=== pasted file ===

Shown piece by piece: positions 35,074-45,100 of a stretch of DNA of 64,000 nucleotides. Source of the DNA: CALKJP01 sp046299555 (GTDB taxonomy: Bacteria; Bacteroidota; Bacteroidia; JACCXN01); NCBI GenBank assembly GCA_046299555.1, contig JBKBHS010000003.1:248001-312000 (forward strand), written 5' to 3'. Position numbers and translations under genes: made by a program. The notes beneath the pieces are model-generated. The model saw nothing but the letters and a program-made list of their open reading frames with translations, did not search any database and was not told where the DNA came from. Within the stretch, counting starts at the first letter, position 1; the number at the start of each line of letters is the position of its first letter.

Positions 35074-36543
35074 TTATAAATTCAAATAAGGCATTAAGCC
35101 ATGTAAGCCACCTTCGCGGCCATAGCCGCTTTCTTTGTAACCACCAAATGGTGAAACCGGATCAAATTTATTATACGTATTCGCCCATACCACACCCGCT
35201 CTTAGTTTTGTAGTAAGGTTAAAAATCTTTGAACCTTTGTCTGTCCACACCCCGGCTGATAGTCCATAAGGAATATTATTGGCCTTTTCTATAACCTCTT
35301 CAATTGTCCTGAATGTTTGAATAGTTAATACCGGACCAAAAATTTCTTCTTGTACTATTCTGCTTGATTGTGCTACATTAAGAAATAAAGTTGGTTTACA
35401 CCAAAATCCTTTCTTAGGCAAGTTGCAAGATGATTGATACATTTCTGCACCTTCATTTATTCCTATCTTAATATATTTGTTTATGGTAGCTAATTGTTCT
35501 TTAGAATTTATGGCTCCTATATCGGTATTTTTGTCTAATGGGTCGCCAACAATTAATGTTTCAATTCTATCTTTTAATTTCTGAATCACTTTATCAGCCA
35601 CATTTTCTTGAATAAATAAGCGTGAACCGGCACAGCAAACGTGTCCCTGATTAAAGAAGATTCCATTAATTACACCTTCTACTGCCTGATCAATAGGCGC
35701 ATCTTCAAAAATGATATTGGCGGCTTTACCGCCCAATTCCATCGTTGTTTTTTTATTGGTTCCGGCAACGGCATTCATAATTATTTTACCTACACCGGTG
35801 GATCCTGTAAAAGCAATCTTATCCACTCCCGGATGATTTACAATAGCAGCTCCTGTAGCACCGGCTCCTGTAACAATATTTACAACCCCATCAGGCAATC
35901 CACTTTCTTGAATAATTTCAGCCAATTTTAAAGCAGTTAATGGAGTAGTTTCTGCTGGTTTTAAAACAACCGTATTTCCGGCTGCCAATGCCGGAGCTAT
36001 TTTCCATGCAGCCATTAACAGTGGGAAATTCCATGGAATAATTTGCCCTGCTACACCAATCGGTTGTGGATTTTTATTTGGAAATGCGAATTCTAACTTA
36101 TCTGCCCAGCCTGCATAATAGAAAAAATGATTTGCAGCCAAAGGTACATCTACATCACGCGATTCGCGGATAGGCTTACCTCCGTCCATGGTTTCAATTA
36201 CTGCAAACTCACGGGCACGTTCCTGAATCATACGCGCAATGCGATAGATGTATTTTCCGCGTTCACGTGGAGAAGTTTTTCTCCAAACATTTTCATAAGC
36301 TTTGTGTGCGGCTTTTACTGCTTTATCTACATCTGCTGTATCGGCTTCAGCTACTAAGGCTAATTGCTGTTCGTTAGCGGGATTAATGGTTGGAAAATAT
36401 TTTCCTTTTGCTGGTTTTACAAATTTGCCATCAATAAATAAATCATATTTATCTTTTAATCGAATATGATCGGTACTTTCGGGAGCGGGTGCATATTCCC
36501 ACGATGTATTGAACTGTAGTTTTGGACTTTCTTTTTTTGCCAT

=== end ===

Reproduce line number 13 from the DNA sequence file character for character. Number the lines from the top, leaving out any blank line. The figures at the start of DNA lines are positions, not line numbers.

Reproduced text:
36001 TTTCCATGCAGCCATTAACAGTGGGAAATTCCATGGAATAATTTGCCCTGCTACACCAATCGGTTGTGGATTTTTATTTGGAAATGCGAATTCTAACTTA